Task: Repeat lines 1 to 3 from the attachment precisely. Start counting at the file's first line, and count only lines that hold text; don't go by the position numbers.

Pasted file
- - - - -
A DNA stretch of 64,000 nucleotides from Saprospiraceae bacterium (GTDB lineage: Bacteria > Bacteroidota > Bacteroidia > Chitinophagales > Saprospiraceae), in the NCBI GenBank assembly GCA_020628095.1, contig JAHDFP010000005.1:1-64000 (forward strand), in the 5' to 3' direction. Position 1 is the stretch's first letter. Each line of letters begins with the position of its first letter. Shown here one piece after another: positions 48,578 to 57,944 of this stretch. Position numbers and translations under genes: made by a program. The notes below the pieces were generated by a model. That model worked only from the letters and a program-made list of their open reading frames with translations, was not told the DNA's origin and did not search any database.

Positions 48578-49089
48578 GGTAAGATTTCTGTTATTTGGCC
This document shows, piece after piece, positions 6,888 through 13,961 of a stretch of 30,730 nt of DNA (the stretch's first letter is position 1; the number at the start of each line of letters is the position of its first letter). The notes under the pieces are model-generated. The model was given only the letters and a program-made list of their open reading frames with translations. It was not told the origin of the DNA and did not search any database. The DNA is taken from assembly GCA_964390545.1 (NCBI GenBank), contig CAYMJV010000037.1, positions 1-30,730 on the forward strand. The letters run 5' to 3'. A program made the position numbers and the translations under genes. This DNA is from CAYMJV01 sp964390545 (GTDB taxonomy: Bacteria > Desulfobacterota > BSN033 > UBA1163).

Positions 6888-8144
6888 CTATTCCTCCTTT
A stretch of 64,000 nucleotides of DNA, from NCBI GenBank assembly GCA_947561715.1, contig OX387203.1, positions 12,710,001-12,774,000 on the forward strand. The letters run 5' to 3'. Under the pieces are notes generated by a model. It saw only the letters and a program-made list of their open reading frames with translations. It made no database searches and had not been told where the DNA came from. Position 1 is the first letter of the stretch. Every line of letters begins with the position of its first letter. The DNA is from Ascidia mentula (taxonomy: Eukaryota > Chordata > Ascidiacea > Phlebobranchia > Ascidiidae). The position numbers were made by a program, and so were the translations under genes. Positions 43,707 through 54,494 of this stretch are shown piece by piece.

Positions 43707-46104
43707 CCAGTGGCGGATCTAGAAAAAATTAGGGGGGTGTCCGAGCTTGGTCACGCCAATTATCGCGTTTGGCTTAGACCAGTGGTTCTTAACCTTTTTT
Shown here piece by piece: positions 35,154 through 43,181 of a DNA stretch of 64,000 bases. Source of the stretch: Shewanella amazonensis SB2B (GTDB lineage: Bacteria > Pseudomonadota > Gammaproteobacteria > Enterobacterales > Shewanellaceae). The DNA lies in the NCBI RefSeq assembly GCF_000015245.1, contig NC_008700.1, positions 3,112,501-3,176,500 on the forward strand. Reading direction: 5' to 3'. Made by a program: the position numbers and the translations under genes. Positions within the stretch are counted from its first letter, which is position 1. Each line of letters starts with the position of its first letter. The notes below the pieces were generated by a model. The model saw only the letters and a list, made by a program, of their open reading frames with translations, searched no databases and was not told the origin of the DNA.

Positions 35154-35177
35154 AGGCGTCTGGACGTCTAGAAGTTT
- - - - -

A DNA stretch of 64,000 nucleotides from Saprospiraceae bacterium (GTDB lineage: Bacteria > Bacteroidota > Bacteroidia > Chitinophagales > Saprospiraceae), in the NCBI GenBank assembly GCA_020628095.1, contig JAHDFP010000005.1:1-64000 (forward strand), in the 5' to 3' direction. Position 1 is the stretch's first letter. Each line of letters begins with the position of its first letter. Shown here one piece after another: positions 48,578 to 57,944 of this stretch. Position numbers and translations under genes: made by a program. The notes below the pieces were generated by a model. That model worked only from the letters and a program-made list of their open reading frames with translations, was not told the DNA's origin and did not search any database.

Positions 48578-49089
48578 GGTAAGATTTCTGTTATTTGGCC